1,674,730 warrants expiring on November 10, 2012   2,738     378,707  
      48,928 warrants expiring on December 7, 2012   135     11,119  
      428,571 warrants expiring on January 8, 2013   1,492      
      1,082,036 warrants expiring on January 13, 2013   4,042      
                   
          8,407     389,826  

    During the year ended June 30, 2012, the Company recorded a gain on the change in fair value of the derivative liabilities of $657,267.

    The Company uses the Black-Scholes option pricing model to calculate the fair values of the derivative liabilities. The following table shows the weighted average assumptions used in the calculations:

                Risk-free     Expected     Expected  
          Expected     Interest     Dividend     Life (in  
          Volatility     Rate     Yield     years)  
      As at issuance date:                        
               1,674,730 warrants expiring on November 10, 2012   175%     0.37%     0%     1.5  
               48,928 warrants expiring on December 7, 2012   172%     0.29%     0%     1.5  
               428,571 warrants expiring on January 8, 2013   173%     0.29%     0%     1.5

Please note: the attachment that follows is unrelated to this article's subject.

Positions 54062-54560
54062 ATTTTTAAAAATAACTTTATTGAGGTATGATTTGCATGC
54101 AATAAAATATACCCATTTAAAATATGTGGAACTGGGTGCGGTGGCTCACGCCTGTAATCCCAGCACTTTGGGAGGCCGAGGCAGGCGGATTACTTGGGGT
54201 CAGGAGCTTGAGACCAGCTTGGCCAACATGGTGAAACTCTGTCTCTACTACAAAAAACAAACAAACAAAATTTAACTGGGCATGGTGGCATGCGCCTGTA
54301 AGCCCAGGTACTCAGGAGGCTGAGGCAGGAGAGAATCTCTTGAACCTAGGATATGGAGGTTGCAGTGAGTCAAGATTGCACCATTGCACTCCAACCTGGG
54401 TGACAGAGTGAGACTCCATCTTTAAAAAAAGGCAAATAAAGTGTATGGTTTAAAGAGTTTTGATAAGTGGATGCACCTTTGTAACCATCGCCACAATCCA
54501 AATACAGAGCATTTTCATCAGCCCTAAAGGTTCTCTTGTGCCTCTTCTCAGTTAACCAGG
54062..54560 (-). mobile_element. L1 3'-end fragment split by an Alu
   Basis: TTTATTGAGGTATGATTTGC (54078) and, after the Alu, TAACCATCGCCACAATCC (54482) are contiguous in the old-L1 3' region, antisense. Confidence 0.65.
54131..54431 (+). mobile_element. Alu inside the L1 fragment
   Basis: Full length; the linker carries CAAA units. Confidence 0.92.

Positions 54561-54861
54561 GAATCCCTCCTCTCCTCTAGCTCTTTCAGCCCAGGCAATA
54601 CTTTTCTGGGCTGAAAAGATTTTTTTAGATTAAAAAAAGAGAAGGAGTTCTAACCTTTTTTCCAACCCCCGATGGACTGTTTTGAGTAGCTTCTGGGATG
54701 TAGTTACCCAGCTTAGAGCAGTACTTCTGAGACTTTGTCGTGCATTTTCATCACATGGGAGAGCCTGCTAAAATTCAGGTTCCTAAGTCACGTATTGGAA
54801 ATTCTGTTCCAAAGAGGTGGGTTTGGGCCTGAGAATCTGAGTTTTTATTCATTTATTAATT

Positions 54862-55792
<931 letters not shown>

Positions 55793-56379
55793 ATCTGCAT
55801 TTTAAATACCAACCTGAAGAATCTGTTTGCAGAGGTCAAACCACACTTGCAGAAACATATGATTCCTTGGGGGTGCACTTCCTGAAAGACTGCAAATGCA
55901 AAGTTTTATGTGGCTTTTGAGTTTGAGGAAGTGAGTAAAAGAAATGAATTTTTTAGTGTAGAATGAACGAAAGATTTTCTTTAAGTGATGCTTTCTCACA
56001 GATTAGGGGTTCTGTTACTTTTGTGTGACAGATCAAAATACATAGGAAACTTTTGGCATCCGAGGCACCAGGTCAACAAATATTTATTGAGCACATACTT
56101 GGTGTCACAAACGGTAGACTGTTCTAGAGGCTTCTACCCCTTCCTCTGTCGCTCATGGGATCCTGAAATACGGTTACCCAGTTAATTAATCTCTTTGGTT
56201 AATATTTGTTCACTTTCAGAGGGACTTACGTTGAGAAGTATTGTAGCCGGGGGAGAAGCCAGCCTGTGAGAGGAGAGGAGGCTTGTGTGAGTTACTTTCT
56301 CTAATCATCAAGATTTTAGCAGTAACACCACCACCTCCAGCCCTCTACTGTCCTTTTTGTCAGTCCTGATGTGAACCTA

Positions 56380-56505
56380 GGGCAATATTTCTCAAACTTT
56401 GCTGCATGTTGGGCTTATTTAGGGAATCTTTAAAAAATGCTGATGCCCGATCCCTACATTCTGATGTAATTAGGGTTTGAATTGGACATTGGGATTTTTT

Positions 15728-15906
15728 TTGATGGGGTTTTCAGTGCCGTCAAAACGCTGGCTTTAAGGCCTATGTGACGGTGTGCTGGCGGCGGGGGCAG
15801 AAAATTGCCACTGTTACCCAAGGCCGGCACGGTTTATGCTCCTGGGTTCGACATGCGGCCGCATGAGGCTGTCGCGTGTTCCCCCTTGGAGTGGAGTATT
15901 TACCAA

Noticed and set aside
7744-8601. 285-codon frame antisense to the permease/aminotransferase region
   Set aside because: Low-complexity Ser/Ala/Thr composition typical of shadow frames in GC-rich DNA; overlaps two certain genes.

1,082,036 warrants expiring on January 13, 2013   173%     0.27%     0%     1.5  
      Weighted average as at June 30, 2012   133%     0.16%     0%     0.5  

    6.

    Common Stock

         

    Stock transactions for the year ended June 30, 2012:

         
    (a)

    On July 8, 2011, the Company issued 857,142 units at Cdn$0.35 per unit for proceeds of $312,272 (Cdn$300,000) to a company controlled by the CEO of the Company. Each unit consisted of one share of common stock and one-half of one share purchase warrant, with each whole share purchase warrant entitling the holder to purchase an additional share of common stock at Cdn$0.50 per share until January 8, 2013. Subject to the terms and conditions of the warrants, the Company may accelerate the expiry date of the warrants if the Company’s shares close at a price equal to or greater than Cdn$0.60 for 10 consecutive trading days. If the Company elects to exercise its accelerated expiry date, the accelerated expiry date will be 30 days after the Company sends out the notice of acceleration. The fair value of the derivative liability associated with the share purchase warrants issued as part of the private placement was estimated at $89,267 using the Black-Scholes option-pricing model. Refer to Note 5.

         
    (b)